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I am piping output from one program into some Perl I wrote. This is a long running process , sometimes days, so I want to find out where my bottlenecks are and try to open them up. I want to know if data is being piped into my script faster than my script can process it. If this is the case I will try to tune up my script, but not if I don't need to. I see talk about a flag being set when the buffer is full that prevents any more writes to it but how do I check to see if or how often that flag is set? Any ideas?

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3  
I think only the writing process could know. –  enzotib Sep 14 '11 at 21:08
4  
You could look into using pv somewhere along the pipe chain. –  amphetamachine Sep 15 '11 at 3:43
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1 Answer

up vote 4 down vote accepted

I would trace your Perl script with a system call trace tool: strace (Linux), dtruss (OS X), ktrace (FreeBSD), truss (Solaris), etc. The goal would be to see how much time your Perl script spends waiting on reading from its stdin and how much time the other program spends waiting on writing to its stdout.

Here I'm testing this out with the writer as the bottleneck:

terminal 1$ gzip -c < /dev/urandom | cat > /dev/null

terminal 2$ ps auxw | egrep 'gzip|cat'
slamb    25311 96.0  0.0  2852  516 pts/0    R+   23:35   3:40 gzip -c
slamb    25312  0.8  0.0  2624  336 pts/0    S+   23:35   0:01 cat

terminal 2$ strace -p 25312 -s 0 -rT -e trace=read
Process 25312 attached - interrupt to quit
     0.000000 read(0, ""..., 4096) = 4096 <0.005207>
     0.005531 read(0, ""..., 4096) = 4096 <0.000051>

The first number here is the time since the start of the previous syscall, and the last number is the time spent in the syscall. So we can post-process with Perl a bit to aggregate it... [*]

terminal 2$ strace -p 25312 -s 0 -rT -e trace=read 2>&1 | perl -nle 'm{^\s*([\d.]+) read\(0, .*<([\d.]+)>} or next; $total_work += $1 - $last_wait; $total_wait += $2; $last_wait = $2; print "working for $total_work sec, waiting for $total_wait sec"; $last_wait = $2;'
working for 0 sec, waiting for 0.005592 sec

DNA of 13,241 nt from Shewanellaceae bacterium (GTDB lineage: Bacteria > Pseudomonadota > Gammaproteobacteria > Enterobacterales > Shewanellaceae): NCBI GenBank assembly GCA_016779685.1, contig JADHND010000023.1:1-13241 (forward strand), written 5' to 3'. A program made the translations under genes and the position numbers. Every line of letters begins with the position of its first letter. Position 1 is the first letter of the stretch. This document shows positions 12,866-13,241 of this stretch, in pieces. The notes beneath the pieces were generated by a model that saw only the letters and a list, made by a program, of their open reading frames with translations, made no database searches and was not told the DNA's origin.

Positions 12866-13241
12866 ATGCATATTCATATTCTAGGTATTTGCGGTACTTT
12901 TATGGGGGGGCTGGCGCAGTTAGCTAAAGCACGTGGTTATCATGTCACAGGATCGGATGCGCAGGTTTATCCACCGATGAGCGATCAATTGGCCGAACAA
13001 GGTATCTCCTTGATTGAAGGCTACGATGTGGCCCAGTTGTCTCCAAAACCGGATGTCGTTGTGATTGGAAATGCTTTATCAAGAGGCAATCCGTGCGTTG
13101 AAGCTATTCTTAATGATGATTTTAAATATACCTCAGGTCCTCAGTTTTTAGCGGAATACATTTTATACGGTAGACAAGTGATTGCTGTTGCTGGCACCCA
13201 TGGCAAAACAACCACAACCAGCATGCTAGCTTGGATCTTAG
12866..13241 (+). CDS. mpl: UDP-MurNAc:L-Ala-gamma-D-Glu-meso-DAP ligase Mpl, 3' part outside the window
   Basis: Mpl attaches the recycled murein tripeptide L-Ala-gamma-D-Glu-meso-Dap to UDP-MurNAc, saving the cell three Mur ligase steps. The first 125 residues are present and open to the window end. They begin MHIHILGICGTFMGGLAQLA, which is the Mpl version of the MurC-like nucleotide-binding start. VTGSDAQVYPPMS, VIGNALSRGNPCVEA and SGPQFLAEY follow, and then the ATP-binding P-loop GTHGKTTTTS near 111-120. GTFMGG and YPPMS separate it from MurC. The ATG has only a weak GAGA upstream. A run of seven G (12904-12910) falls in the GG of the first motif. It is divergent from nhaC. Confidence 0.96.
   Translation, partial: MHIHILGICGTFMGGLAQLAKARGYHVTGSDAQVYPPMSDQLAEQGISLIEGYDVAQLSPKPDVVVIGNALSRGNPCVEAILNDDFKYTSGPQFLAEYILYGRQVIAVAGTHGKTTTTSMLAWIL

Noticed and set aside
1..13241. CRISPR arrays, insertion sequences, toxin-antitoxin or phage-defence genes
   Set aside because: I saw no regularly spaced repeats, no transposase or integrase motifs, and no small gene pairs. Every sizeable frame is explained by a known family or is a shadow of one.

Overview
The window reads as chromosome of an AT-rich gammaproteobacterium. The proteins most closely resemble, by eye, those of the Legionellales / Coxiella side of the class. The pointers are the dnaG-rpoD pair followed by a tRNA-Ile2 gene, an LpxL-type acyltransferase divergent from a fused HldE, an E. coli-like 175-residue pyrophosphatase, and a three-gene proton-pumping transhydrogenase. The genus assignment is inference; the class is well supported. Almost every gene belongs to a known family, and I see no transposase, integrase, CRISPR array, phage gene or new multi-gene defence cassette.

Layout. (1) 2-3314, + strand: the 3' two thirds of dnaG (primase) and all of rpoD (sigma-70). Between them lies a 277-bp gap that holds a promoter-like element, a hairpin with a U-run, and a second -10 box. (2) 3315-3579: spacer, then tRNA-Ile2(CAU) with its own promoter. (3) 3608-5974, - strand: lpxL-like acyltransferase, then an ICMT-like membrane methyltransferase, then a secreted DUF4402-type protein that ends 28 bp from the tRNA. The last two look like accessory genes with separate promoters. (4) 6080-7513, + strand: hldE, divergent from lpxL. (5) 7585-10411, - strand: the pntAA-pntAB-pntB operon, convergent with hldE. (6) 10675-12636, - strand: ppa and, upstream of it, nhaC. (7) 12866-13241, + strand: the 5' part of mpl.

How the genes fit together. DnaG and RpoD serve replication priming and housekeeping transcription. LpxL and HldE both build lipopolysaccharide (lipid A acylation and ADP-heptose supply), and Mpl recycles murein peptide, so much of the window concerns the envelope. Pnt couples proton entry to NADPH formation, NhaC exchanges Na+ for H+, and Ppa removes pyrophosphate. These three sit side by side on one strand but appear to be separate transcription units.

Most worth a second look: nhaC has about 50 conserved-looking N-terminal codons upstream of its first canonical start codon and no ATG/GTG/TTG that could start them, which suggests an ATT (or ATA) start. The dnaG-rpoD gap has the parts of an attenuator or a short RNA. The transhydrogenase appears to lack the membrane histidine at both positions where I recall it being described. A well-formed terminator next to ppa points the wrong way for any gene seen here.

...
working for 0.305356 sec, waiting for 2.28624900000002 sec
...

terminal 2$ strace -p 25311 -s 0 -rT -e trace=write 2>&1 | perl -nle 'm{^\s*([\d.]+) write\(1, .*<([\d.]+)>} or next; $total_work += $1 - $last_wait; $total_wait += $2; $last_wait = $2; print "working for $total_work sec, waiting for $total_wait sec"; $last_wait = $2;'
...
working for 5.15862000000001 sec, waiting for 0.0555740000000007 sec
...

You could go fancier and make a SystemTap or DTrace script that does traces both sides at once, only tracks the correct file descriptor, and prints a nice status update every second or so with what percent of time each was waiting for the other.

[*] - Warning: my crude aggregation isn't quite right if read/write is being called on other file descriptors; it will underestimate the work time in that case.


The dtrace version is pretty neat actually.

terminal 1$ gzip -c < /dev/urandom | cat > /dev/null

terminal 2$ ps aux | egrep 'gzip| cat'
slamb    54189  95.8  0.0   591796    584 s006  R+   12:49AM  22:49.55 gzip -c
slamb    54190   0.4  0.0   599828    392 s006  S+   12:49AM   0:06.08 cat

terminal 2$ cat > pipe.d <<'EOF'
#!/usr/sbin/dtrace -qs

BEGIN
{
  start = timestamp;
  writer_blocked = 0;
  reader_blocked = 0;
}

tick-1s, END
{
  this->elapsed = timestamp - start;
  printf("since startup, writer blocked %3d%% of time, reader %3d%% of time\n",
         100 * writer_blocked / this->elapsed,
         100 * reader_blocked / this->elapsed);
}

syscall::write:entry
/pid == $1 && arg0 == 1/
{
  self->entry = timestamp;
}

syscall::write:return
/pid == $1 && self->entry != 0/
{
  writer_blocked += timestamp - self->entry;
  self->entry = 0;
}

syscall::read:entry
/pid == $2 && arg0 == 0/
{
  self->entry = timestamp;
}

syscall::read:return
/pid == $2 && self->entry != 0/
{
  reader_blocked += timestamp - self->entry;
  self->entry = 0;
}
EOF

terminal 2$ chmod u+x pipe.d
terminal 2$ sudo ./pipe.d 54189 54190
since startup, writer blocked   0% of time, reader  98% of time
since startup, writer blocked   0% of time, reader  99% of time
since startup, writer blocked   0% of time, reader  99% of time
since startup, writer blocked   0% of time, reader  99% of time
since startup, writer blocked   0% of time, reader  99% of time
^C
since startup, writer blocked   0% of time, reader  99% of time

And the SystemTap version:

terminal 1$ gzip -c /dev/urandom | cat > /dev/null

terminal 2$ ps auxw | egrep 'gzip| cat'
slamb     3405  109  0.0   4356   584 pts/1    R+   02:57   0:04 gzip -c /dev/urandom
slamb     3406  0.2  0.0  10848   588 pts/1    S+   02:57   0:00 cat

terminal 2$ cat > probes.stp <<'EOF'
#!/usr/bin/env stap

global start
global writer_pid
global writes
global reader_pid
global reads

probe begin {
  start = gettimeofday_us()
  writer_pid = strtol(argv[1], 10)
  reader_pid = strtol(argv[2], 10)
}

probe timer.s(1), end {
  elapsed = gettimeofday_us() - start
  printf("since startup, writer blocked %3d%% of time, reader %3d%% of time\n",
         100 * @sum(writes) / elapsed,
         100 * @sum(reads) / elapsed)
}

probe syscall.write.return {
  if (pid() == writer_pid && $fd == 1)
    writes <<< gettimeofday_us() - @entry(gettimeofday_us())
}

probe syscall.read.return {
  if (pid() == reader_pid && $fd == 0)
    reads <<< gettimeofday_us() - @entry(gettimeofday_us())
}
EOF

terminal 2$ chmod a+x probes.stp
terminal 2$ sudo ./pipe.stp 3405 3406
since startup, writer blocked   0% of time, reader  99% of time
...
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